A measurement is ALWAYS an estimation anyway. There is no way you can know the absolute exact length of your dinner table. But all you need, for any purpose, is an accurate enough estimation. The same applies to the number of trees in state X.
  • TheMadFool
    11.9k
    Look at creationism. At some point they figured out they weren't making much progress just disagreeing with the top line claims of biologists and paleontologists, so they started attacking radio-carbon datingSrap Tasmaner

    At least they know science's weak spot! Kudos to them! Scientists should respect an opponent who's aware of their Achilles' heel.
  • Janus
    10.7k
    Once more, a fact is more than just something true. It is a statement known to be true, established, that only a madman or a liar would deny. That level of certainty can't be based on conjectures. It must be empirical.Olivier5

    OK, we still don't agree. For me there are many facts which could be established as such, but never will, That they are not established doesn't change the fact that they are facts.

    For example, imagine a murder trial where it is established beyond reasonable doubt that John Axeman murdered Miss Rabbit. Let's say he's innocent, but he goes to prison for life anyway, Only he knows he didn't murder Miss Rabbit. Then, being a diabetic with cardiovascular disease, he dies 2 years later. It remains a fact, I would say, that he didn't murder Miss Rabbit, even though it will never be established as such.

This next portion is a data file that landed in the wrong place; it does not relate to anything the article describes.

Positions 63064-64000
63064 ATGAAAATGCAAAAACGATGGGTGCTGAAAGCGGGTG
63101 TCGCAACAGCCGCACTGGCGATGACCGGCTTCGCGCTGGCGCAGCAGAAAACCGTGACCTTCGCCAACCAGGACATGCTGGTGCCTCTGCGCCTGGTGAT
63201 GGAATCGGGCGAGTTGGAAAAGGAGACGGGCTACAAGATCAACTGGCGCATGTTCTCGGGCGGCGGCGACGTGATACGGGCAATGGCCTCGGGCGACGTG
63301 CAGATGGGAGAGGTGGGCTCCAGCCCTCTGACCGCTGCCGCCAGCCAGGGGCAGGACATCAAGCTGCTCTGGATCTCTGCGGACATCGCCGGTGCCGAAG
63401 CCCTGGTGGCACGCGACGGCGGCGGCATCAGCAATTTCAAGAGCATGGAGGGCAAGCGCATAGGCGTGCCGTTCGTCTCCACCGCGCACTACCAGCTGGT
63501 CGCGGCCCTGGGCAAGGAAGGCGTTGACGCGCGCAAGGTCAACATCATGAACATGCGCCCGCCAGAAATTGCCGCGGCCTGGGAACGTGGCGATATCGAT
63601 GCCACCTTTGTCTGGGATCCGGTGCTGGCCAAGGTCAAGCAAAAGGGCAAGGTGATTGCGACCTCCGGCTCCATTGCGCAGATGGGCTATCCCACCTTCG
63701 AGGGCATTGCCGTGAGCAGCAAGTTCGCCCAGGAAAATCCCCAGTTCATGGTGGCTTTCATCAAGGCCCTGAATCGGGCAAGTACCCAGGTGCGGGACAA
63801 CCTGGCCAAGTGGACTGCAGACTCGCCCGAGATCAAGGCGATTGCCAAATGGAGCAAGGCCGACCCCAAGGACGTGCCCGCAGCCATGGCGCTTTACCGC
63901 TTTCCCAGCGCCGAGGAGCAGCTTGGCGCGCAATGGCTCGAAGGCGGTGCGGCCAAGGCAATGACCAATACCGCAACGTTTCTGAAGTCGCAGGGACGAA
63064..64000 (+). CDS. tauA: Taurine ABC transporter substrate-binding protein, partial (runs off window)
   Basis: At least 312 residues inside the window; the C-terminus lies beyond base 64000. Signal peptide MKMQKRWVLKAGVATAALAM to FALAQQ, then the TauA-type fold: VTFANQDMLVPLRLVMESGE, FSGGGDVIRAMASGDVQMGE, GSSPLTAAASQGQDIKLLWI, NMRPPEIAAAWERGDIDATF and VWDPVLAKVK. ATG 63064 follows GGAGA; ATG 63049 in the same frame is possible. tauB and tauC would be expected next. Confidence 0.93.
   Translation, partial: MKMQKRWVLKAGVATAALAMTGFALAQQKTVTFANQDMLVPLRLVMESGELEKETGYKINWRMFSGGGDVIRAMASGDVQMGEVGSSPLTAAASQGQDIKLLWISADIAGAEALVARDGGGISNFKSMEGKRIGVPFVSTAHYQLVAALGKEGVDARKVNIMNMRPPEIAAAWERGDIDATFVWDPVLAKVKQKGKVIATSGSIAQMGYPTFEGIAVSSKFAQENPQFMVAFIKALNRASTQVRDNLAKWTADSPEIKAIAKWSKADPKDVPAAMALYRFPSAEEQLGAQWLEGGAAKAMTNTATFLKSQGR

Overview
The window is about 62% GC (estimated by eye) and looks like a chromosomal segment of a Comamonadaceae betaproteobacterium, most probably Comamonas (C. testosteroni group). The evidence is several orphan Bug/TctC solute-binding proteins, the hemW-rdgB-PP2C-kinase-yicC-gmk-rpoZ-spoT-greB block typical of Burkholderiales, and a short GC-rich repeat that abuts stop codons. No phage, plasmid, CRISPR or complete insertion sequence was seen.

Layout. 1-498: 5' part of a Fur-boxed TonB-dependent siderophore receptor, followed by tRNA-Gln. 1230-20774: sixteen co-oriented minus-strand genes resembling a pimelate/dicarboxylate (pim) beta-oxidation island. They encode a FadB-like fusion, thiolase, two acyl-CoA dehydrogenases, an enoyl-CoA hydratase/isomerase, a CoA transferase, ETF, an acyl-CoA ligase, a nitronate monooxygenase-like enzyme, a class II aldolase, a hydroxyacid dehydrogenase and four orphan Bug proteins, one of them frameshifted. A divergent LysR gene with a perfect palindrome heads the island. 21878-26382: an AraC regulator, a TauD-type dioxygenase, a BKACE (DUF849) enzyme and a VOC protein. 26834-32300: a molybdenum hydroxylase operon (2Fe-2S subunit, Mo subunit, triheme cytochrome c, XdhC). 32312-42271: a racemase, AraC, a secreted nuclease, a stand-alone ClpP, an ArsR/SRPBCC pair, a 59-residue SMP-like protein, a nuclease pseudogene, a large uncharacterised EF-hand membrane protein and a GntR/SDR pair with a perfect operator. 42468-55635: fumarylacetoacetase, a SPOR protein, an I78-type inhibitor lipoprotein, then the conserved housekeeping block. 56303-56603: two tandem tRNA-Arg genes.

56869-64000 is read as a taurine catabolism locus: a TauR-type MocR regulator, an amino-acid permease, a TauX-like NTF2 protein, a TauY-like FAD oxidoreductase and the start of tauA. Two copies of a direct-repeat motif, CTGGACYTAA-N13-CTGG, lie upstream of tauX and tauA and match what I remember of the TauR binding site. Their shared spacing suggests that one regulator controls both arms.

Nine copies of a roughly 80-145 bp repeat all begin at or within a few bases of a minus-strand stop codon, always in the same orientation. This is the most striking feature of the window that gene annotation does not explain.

• Olivier5
    2.9k
    . It remains a fact, I would say, that he didn't murder Miss Rabbit, even though it will never be established as such.Janus

    The only reason you can say this is that, in your story, it IS established that the dude is innocent.

    You are welcome to go for a personal meaning of the word 'fact'. Mine ​is simply the common use of the term in today's English. Don't take my word for it. Webster Merriam has these definitions:

    2: a piece of information presented as having objective reality ("these are the hard facts of the case")